On appeal, Missouri objects to the extension, renewing the arguments it raised in the district court. Mehlville cross-appeals, contending court approval of the extension agreement was not required. Mehlville also contends that even if court approval was required, the district court lacked authority to reduce the length of the extension agreed to by the parties. We reject each of these contentions.
Initially, we conclude that as part of its broad equitable powers in a court-supervised school desegregation case, the district court has authority to review, approve, and modify extensions of the Settlement Agreement previously entered into by the parties. In this instance, we find no abuse of discretion by the district court in modifying the Mehlville extension agreement.
We also agree with the district court that Missouri has standing to challenge the extension agreement only insofar as the agreement implicates the legality of Mehlville's funding obligations. See Liddell, 731 F.2d at 1315. This court has repeatedly held, however, that imposition of state funding obligations as part of a comprehensive constitutional remedy does not violate the eleventh amendment. See, e.g., Liddell v. Board of Educ., 839 F.2d 400, 404 (8th Cir.), cert. denied, --- U.S. ----, 109 S. Ct. 74, 102 L. Ed. 2d 50 (1988).
Missouri's other arguments challenging the authority of federal courts to order state funding of programs designed to remedy constitutional violations are similarly unpersuasive. Missouri relies heavily on Kelley v. Metropolitan County Board of Education, 836 F.2d 986, 997 (6th Cir. 1987), cert. denied, --- U.S. ----, 108 S. Ct. 2848, 101 L. Ed. 2d 885 (1988). That case, however, is inapposite. Here, Missouri has previously been held "jointly responsible for maintaining a segregated school system." Liddell, 731 F.2d at 1298. Under these circumstances, Missouri's contentions that it may not be required to continue funding interdistrict transfers under a court-approved extension agreement are without merit.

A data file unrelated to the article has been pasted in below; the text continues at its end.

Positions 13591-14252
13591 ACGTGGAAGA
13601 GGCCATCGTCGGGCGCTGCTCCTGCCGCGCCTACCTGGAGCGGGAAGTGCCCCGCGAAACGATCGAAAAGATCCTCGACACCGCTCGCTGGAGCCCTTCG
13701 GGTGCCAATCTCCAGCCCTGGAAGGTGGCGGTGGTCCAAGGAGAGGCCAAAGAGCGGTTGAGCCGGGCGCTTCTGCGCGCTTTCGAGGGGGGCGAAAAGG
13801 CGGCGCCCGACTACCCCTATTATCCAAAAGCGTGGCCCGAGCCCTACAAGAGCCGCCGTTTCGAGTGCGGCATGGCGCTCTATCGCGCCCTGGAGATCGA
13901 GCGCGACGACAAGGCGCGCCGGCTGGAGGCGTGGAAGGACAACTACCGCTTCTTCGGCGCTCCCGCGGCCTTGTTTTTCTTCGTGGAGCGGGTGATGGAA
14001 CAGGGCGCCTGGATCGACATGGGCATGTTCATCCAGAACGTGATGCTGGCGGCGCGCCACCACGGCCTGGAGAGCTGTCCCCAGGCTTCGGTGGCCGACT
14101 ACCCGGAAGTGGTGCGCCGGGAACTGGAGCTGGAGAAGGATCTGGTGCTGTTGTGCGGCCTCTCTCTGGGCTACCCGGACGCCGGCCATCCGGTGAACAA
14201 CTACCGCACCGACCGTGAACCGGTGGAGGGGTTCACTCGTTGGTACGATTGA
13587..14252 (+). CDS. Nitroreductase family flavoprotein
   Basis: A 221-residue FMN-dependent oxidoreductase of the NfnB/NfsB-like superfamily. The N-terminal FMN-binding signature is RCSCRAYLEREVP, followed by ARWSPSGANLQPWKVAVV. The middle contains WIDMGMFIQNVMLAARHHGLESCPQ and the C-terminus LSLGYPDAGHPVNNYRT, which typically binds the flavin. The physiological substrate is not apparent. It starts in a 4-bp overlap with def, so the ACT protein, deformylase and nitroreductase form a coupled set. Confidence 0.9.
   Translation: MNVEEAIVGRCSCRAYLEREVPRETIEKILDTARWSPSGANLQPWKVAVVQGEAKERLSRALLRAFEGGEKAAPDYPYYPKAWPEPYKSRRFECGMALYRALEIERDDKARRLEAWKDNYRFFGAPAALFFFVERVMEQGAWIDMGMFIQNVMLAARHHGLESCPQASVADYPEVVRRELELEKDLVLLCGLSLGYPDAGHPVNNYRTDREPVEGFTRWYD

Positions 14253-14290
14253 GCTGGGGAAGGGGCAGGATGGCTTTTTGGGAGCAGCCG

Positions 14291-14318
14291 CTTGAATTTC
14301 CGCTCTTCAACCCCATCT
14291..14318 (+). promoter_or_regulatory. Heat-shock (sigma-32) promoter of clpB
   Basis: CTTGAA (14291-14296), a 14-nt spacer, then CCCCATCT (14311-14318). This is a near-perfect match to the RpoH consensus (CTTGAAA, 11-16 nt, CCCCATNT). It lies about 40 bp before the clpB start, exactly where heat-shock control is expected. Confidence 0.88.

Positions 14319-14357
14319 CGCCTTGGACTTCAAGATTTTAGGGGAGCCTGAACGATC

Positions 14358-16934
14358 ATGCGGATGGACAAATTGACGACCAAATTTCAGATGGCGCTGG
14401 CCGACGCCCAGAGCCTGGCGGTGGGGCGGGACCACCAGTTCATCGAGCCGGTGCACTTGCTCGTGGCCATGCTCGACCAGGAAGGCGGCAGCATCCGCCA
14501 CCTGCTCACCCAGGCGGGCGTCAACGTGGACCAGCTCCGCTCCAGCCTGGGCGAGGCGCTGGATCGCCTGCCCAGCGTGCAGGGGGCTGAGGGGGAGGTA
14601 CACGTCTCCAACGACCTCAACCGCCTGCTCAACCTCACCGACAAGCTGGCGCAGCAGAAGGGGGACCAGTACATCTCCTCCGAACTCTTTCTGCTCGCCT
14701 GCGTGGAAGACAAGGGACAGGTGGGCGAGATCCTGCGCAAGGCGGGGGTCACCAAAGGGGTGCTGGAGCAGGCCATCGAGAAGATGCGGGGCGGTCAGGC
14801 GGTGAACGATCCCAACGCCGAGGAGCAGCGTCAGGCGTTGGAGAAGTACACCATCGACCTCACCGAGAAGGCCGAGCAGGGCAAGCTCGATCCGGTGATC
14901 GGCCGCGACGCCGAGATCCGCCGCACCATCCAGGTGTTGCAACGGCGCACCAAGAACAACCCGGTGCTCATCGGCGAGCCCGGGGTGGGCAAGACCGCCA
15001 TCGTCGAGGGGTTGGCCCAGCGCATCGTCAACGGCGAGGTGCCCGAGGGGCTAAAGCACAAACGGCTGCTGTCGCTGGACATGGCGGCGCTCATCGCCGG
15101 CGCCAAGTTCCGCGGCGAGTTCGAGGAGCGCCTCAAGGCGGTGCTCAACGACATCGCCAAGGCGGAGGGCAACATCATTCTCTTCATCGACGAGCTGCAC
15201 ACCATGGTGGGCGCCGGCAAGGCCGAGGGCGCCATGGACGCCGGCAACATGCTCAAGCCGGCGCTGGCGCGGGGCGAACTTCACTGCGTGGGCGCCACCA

Finally, we address two additional claims raised by the parties. Missouri contends the district court should have held a hearing on the necessity for the Mehlville extension. Mehlville in its cross-appeal claims the district court did not make sufficient findings to support its decision reducing the parties' agreed-to extension period.
We have carefully considered the parties' claims, and we are unwilling to reverse the district court's decision on these grounds. To the extent it appears appropriate in the future, the district court should consider allowing Missouri to be heard on matters relevant to issues then before the court. Mehlville's argument also should not go unnoticed by the district court because the statement of adequate legal and factual conclusions is critical to effective appellate review. See White Indus., Inc. v. Cessna Aircraft Co., 845 F.2d 1497, 1499 (8th Cir.), cert. denied, --- U.S. ----, 109 S. Ct. 146, 102 L. Ed. 2d 118 (1988).
Accordingly, we affirm the district court's decision.
Rockwood--Appeal No. 88-2402.
In this case, Rockwood reached an agreement with parties in the St. Louis desegregation case similar to the one entered into by Mehlville. The agreement by its terms, however, allowed Rockwood a two-year extension to achieve its Plan Ratio under the Settlement Agreement. Rockwood sought entry of a consent order approving the extension and continuing Missouri's funding obligation. The district court approved this agreement without modification and entered a consent order to that effect. Liddell v. Board of Educ., 696 F. Supp. 442, 443-44 (E.D. Mo. 1988).
Missouri appeals, raising arguments challenging the extension that are basically identical to those it raises in the Mehlville case. Based on the reasons given in our discussion of the Mehlville appeals, we also affirm the district court's decision approving the two-year extension in the Rockwood case.